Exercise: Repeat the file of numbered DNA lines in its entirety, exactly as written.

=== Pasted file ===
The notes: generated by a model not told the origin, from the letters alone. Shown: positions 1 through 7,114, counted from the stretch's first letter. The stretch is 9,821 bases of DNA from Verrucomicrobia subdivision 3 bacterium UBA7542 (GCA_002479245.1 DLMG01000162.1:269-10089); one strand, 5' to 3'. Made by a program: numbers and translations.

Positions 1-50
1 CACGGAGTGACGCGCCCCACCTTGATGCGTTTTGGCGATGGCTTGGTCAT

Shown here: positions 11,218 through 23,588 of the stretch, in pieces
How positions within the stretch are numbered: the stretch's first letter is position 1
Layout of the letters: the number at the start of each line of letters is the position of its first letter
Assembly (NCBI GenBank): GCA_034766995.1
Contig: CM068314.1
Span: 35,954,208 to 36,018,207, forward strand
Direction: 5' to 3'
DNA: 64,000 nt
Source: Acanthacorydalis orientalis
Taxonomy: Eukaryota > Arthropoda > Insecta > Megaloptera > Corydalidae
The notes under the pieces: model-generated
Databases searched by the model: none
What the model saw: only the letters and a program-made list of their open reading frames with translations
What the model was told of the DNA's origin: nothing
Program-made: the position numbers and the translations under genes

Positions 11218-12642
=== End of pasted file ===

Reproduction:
The notes: generated by a model not told the origin, from the letters alone. Shown: positions 1 through 7,114, counted from the stretch's first letter. The stretch is 9,821 bases of DNA from Verrucomicrobia subdivision 3 bacterium UBA7542 (GCA_002479245.1 DLMG01000162.1:269-10089); one strand, 5' to 3'. Made by a program: numbers and translations.

Positions 1-50
1 CACGGAGTGACGCGCCCCACCTTGATGCGTTTTGGCGATGGCTTGGTCAT

Shown here: positions 11,218 through 23,588 of the stretch, in pieces
How positions within the stretch are numbered: the stretch's first letter is position 1
Layout of the letters: the number at the start of each line of letters is the position of its first letter
Assembly (NCBI GenBank): GCA_034766995.1
Contig: CM068314.1
Span: 35,954,208 to 36,018,207, forward strand
Direction: 5' to 3'
DNA: 64,000 nt
Source: Acanthacorydalis orientalis
Taxonomy: Eukaryota > Arthropoda > Insecta > Megaloptera > Corydalidae
The notes under the pieces: model-generated
Databases searched by the model: none
What the model saw: only the letters and a program-made list of their open reading frames with translations
What the model was told of the DNA's origin: nothing
Program-made: the position numbers and the translations under genes

Positions 11218-12642